None of these patients developed the acute psychotic reactions described in adults. Where suitable homes or placements in the community were feasible, these children left the hospital within nine months of the start of treatment and remained outside.
We have described schizophrenic children as unpatterned, with homeostatic instability, poor tone, pallor, and impaired physiological response to stress and illness. We noted the improved tone, flushing, decreased tendency to pallor and blueness of lips and fingers, improved gastrointestinal regulation, weight gain, regularities of sleep and less irregularities in pulse and respiration with LSD and UML.
Specific studies on the autonomic nervous system were made by Dr. Gloria Faretra in 1963. Thirty boys (17 schizophrenic), nine to twelve years of age, received injections of saline, adrenaline and pilocarpine, before receiving medication with LSD-25, UML-491 and psilocybin, and after two to four, or six to eight weeks of medication. Suitable clinical and psychological studies with records of blood pressure, pulse, and respiration were made with each injection (Funkenstein test). Results showed an increasing potentiation of the normal blood pressure responses to epinephrine injection and a less marked action on the response to pilocarpine with all three medications. Pulse and respiration responses were less conclusive; temperature showed a slight decrease in each test series. There was no marked difference in findings when the cases were divided diagnostically and no differences among the three drugs.
These findings suggest that these drugs (LSD, UML and psilocybin) in children, potentiate the reactions of the sympathetic system, and either lower or have less marked effect on the parasympathetic system. These effects continued in our test series for six to eight weeks. In addition, we observed during treatment with these drugs at this time and in previous studies, clinical changes in homeostatic functioning, such as improved color and tone, more patterned behavior, and better eating and sleeping habits, thereby relieving some of the disturbed and distressing symptoms of the schizophrenic child.
Appropriate psychological studies were always made on the children before, during, and after treatment with these drugs. These were done by Leonard Cobrinik, Ph. D.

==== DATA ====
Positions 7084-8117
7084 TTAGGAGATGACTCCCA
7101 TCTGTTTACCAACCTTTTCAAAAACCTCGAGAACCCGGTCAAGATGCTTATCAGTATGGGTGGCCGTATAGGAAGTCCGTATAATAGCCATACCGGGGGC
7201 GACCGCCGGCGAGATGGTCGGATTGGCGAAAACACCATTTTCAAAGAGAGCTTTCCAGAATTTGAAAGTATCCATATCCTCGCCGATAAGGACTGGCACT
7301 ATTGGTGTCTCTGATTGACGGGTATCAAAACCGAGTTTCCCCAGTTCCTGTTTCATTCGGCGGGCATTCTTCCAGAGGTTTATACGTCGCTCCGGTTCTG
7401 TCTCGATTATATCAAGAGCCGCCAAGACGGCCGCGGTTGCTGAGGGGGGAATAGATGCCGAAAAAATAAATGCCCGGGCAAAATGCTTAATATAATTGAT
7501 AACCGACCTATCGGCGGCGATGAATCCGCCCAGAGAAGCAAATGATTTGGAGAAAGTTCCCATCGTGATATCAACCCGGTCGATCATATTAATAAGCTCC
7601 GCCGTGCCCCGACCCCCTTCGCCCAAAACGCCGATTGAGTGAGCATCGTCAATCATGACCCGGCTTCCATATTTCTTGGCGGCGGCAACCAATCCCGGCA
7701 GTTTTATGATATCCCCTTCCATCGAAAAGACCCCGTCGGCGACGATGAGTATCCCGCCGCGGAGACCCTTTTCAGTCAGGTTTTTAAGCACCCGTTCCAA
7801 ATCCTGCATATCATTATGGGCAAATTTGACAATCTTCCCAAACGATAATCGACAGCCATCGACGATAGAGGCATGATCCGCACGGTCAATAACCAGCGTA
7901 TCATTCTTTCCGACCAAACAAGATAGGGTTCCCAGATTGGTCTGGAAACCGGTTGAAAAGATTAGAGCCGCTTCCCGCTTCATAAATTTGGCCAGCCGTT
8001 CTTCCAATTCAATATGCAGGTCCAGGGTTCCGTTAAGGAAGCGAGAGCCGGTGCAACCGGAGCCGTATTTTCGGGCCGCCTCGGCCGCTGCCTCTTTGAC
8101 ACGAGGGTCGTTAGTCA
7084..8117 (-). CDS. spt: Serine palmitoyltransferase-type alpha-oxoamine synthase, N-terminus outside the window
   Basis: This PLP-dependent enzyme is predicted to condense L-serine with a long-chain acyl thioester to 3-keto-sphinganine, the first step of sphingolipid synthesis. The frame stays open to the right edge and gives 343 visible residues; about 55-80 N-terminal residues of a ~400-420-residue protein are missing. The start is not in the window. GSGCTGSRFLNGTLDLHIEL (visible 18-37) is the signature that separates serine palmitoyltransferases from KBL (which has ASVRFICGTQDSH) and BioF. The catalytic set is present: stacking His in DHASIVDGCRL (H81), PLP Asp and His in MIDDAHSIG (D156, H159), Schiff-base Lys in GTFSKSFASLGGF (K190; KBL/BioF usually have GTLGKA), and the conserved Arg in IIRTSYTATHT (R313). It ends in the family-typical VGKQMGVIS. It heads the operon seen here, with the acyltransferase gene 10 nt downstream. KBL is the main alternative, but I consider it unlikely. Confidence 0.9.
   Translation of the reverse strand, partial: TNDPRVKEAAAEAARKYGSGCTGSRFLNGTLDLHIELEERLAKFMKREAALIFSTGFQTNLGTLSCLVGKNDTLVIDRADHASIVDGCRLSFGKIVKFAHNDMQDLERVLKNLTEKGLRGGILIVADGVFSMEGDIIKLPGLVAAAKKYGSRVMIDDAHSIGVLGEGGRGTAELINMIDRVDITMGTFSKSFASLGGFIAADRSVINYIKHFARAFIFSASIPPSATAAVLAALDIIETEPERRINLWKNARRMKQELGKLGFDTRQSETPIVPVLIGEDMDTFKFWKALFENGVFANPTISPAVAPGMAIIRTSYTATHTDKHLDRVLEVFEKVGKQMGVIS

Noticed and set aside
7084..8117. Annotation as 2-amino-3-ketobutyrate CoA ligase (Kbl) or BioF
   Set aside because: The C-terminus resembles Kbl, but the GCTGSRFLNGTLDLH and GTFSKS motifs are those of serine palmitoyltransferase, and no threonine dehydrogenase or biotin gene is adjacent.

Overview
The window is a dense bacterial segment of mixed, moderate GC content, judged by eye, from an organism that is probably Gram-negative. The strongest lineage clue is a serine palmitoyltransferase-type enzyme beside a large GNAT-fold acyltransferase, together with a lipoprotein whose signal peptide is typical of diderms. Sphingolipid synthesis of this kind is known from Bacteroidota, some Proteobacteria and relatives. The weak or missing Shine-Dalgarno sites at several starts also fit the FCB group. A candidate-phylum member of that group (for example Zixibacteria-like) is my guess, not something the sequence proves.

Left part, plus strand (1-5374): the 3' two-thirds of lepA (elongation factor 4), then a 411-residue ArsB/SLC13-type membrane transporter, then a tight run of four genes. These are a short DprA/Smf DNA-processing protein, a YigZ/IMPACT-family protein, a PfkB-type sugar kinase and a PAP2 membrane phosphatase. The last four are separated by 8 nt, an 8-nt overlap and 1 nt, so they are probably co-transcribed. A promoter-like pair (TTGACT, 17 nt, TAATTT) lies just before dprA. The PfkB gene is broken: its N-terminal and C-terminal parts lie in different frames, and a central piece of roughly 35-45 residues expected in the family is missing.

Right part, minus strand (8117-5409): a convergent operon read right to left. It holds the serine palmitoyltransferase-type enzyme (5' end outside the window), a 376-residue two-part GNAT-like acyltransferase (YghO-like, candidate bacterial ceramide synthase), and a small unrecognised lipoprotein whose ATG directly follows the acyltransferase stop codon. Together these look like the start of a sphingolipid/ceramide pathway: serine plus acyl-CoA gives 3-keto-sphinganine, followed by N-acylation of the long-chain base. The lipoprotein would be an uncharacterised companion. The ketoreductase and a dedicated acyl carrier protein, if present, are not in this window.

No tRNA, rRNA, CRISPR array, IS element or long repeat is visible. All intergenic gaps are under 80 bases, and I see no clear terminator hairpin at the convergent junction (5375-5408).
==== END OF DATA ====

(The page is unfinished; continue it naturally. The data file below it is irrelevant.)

Autistic children cannot be tested on standardized psychometric tests that require their response or participation. For these children we used the Vineland Social Maturity Scale, which depends upon reports of an observing adult. In the initial study on autistic boys whose chronological age was 6-1 to 10-0 years, the Vineland social maturity age (S.A.) before treatment was 2-3 to 5-7 years and the range of the social maturity quotient (S.Q.) was 32 to 60. After six weeks of treatment the Vineland Maturity Scale rating was qualitatively higher in all children. A quantitative gain of one point was made by one child and two points by another. Improvement was recorded in (1) happier "high" mood; (2) spontaneous playfulness; (3) less hostility to other children; (4) positive contact with adults; (5) habit patterning improved in eating (two became toilet trained) ; (6) less stereotyped whirling and rhythmic behavior; (7) better response to environment and routine. After 18 months, during which time three boys received medication with LSD or UML, their gain in social age on the Vineland Social Maturity Scale was 0.6 years to 1.2 years (average 1.1 years). The quality and extent of improvement seemed even greater than measured by the scale.
The 12 prepuberty psychotic schizophrenic boys, selected because they were verbal and could be interviewed psychiatrically and tested psychologically, were treated with LSD and UML. All were tested at the beginning of treatment with the WISC, the Rorschach, the Human Figure drawing, the Bender-Gestalt, and educational achievement tests. Half were retested once three months later, the other half had also a third test six months later, and three were tested a fourth time a year later.
Intellectual changes as seen in the psychometric tests, indicated improved maturity, better organization and motivation with a rise of IQ which was reflected in improved school work. The Rorschach and drawing tests also showed improved maturity and control with clearer thinking. Improvements were noted in children who were initially characterized as average or near average intelligence. They showed a decrease in strong feeling reactions (to color in Rorschach) and a decrease of individualized (or bizarre) thinking and fantasy, with a corresponding gain in accuracy of response. The most marked improvement was in the area of thinking disorders. Such changes as were noted occurred early in the treatment program,, that is within the first three months period. Most of the gains were maintained over the longer period (about 1% years) although there was some fluctuation or variability in the general level of response. Two children, less well endowed than the rest, did not show these evidences of psychological changes or intellectual gains but did show a marked difference in human figure drawings with more maturity and control.
Biochemical studies were made by D.V. Siva Sankar, Ph.D. concurrently with most of these clinical studies (1,3,10)